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Study links inappropriate, off-guideline antibiotics to increased, avoidable allergic and adverse events in children.
Inappropriate, off guideline antibiotic prescribing in pediatrics was linked to an eightfold increased risk of adverse drug events including C difficile infection, and greater health care costs, in a new study from Washington University in St Louis and the Pew Charitable Trusts.
Lead author, Anne Butler, PhD, and colleagues at Washington University, St Louis joined with David Hyun, MD and Rachel Zetts at the Pew Charitable Trusts to compare outcomes between inappropriate antibiotics and guideline-consistent prescribing in a cohort of more than 2.8 million children treated forcommon bacterial or viral infections in out-patient settings.
"Despite inappropriate antibiotic prescribing for the treatment of pediatric infections in the outpatient setting, evidence is limited on the risk related to inappropriate antibiotic prescriptions," Butler and colleagues observed.
In addition to differentiating outcomes and determining relative risks of individual adverse drug events, the investigators explained, "we also sought to estimate the national-level annual attributable expenditures of inappropriate antibiotic prescriptions..."
In a concurrently published overview of the study, the Pew Charitable Trusts also notes that antibiotic use drives development of antibiotic-resistant bacteria which cause more than 2.8 million infections and 35,000 deaths in the US each year.
"As a result, it is critical to improve antibiotic stewardship efforts, which help ensure that these drugs are prescribed appropriately," the statemen declares.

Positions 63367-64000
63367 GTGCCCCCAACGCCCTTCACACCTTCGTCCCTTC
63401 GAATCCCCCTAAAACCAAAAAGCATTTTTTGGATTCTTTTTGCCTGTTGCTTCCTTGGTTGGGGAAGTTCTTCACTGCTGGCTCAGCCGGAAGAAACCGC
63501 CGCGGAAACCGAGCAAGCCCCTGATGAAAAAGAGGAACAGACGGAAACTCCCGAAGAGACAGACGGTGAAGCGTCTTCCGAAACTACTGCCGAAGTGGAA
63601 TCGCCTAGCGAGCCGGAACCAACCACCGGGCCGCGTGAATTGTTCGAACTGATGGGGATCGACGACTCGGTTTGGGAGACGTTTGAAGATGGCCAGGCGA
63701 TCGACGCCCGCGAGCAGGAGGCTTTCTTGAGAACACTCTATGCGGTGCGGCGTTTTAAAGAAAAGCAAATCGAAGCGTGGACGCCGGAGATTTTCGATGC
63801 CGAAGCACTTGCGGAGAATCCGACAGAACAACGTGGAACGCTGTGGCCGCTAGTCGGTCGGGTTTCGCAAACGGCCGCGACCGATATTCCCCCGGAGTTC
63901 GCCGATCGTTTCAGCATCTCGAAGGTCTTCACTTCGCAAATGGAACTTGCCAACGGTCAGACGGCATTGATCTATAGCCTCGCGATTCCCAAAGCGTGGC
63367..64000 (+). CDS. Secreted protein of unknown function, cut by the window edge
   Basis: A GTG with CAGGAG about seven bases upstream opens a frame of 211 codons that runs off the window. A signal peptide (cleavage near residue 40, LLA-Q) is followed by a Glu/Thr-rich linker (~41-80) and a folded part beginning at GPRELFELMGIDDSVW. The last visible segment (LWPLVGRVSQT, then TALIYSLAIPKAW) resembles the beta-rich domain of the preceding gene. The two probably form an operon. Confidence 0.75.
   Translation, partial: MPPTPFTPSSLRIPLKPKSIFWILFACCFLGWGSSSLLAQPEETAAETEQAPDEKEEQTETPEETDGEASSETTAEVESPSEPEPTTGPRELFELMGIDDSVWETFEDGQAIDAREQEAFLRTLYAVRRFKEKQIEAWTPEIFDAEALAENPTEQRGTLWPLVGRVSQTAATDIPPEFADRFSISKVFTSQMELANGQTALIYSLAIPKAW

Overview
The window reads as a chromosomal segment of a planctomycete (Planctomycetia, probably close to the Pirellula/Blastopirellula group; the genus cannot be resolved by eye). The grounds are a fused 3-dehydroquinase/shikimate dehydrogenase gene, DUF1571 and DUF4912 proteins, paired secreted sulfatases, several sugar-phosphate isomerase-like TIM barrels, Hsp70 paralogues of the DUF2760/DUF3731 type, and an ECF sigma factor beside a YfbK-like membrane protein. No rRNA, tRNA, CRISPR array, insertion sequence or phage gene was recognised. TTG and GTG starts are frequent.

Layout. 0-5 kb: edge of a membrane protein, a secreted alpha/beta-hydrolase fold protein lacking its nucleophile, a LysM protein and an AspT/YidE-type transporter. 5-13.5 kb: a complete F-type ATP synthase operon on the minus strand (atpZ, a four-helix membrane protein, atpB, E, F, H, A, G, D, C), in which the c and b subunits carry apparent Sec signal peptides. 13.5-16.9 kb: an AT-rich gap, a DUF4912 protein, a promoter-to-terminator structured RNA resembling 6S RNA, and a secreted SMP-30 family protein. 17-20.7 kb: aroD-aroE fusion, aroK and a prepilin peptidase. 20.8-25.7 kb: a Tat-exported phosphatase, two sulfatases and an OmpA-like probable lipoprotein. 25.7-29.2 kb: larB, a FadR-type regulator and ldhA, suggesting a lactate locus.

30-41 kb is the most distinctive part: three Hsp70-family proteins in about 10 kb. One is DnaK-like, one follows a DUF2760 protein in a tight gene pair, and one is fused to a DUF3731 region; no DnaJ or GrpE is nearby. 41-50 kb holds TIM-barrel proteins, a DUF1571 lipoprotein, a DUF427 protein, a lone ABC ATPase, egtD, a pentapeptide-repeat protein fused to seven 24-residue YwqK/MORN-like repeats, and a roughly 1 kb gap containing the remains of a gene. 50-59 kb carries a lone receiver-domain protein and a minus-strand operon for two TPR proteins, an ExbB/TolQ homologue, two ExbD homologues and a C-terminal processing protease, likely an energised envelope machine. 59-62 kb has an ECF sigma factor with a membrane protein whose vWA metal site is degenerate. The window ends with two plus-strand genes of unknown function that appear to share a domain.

To distinguish outcomes between appropriate and inappropriate antibiotic prescribing in pediatric outpatients, the investigators accessed the IBM MarketScan Commercial Database from 2015-2018, identifying children 6 months to 17 years of age diagnosed in an outpatient setting with a common bacterial infection (suppurative otitis media (OM), pharyngitis, sinusitis) or viral infection (influenza, viral upper respiratory infection (URI), bronchiolitis in 6 months to 3 years of age, bronchitis in age 5-17 years, and nonsuppurative otitis media).
Antibiotic exposure corresponded to a prescription on the day of the index diagnosis. The investigators excluded index events with multiple oral antibiotic prescriptions or unusual treatment durations, as well as index events with other diagnoses for which antibiotics are warranted. Safety outcomes were derived from medical claims during subsequent 2 to 90 days. Health care costs were computed as the sum of out-of-pocket patient expenditures, and health plan expenditures.
Butler and colleagues found that antibiotics were inappropriately prescribed for 31-36% of bacterial infections and 4 to 70% for vial infections. Compared to appropriate prescribing, inappropriate antibiotics were associated with increased risk of several adverse events including C difficile infection (HR 6.23, 95% CI 2.24-17.32) and severe allergic reactions (HR 4.14, 2.48-6.92).
Attributable health care expenditures were generally higher with inappropriate antibiotics ($21-56 for bacterial infections; $96-97 for viral infections). They projected that national annual attributable expenditures were highest for suppurative OM ($25.3 million), pharyngitis ($21.3 million) and viral URI ($19.1 million).
In a press release from Washington University School of Medicine in St Louis, Butler reflected on their findings, and distinguishing between appropriate and inappropriate antibiotic prescribing.
"Sometimes parents think that the worst that could happen is that the antibiotic just won't help their child, But antibiotics are not harmless—they can cause adverse drug events," Butler commented. "Clinicians need to ensure that antibiotics are only used in the way that is most likely to benefit the patient."
In accompanying, invited commentary, Michael Smith, MD, MSCE, Duke Center for Antimicrobial Stewardship and Infection Prevention, Division of Pediatric Infectious Diseases, Department of Pediatrics Duke University Medical Center, Durham, NC, and Bethany Wattles, PharmD, MHA, Department of Pediatrics, University of Louisville School of Medicine, Louisville, KY, emphasized the study findings that appropriate antibiotic prescribing reduces both complications and costs.
"This work identifies a clear opportunity to improve quality of care to children for common infections while also leading to significant cost savings. In the era of value-based care, this is a critical mission," Smith and Wattles assert.
Originally published on our sister brand, ContagionLive.